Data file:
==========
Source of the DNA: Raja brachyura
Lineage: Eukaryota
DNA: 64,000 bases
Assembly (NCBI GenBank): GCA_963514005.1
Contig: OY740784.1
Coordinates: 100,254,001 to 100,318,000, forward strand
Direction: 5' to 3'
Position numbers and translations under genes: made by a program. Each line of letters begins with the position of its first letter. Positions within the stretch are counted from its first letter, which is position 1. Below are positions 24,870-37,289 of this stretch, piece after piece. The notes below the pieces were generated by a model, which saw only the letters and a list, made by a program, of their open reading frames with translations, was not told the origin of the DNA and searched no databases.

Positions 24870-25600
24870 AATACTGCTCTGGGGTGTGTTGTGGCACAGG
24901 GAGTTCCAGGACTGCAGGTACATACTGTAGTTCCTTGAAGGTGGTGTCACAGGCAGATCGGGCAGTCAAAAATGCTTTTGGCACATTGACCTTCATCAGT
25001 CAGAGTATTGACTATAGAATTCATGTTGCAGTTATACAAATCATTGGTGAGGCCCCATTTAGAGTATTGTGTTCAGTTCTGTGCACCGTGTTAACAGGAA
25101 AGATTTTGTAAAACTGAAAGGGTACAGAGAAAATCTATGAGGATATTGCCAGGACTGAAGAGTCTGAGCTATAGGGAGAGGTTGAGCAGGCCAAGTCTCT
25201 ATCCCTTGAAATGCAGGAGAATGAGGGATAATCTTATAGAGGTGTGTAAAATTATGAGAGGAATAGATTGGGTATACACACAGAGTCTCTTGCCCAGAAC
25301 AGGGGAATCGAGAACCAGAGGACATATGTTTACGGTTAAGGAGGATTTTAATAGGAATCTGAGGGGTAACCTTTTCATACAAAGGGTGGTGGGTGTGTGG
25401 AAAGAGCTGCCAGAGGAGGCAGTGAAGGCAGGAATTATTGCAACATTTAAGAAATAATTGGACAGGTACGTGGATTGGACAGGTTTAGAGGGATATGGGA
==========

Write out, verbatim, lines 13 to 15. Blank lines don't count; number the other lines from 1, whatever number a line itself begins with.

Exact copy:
25101 AGATTTTGTAAAACTGAAAGGGTACAGAGAAAATCTATGAGGATATTGCCAGGACTGAAGAGTCTGAGCTATAGGGAGAGGTTGAGCAGGCCAAGTCTCT
25201 ATCCCTTGAAATGCAGGAGAATGAGGGATAATCTTATAGAGGTGTGTAAAATTATGAGAGGAATAGATTGGGTATACACACAGAGTCTCTTGCCCAGAAC
25301 AGGGGAATCGAGAACCAGAGGACATATGTTTACGGTTAAGGAGGATTTTAATAGGAATCTGAGGGGTAACCTTTTCATACAAAGGGTGGTGGGTGTGTGG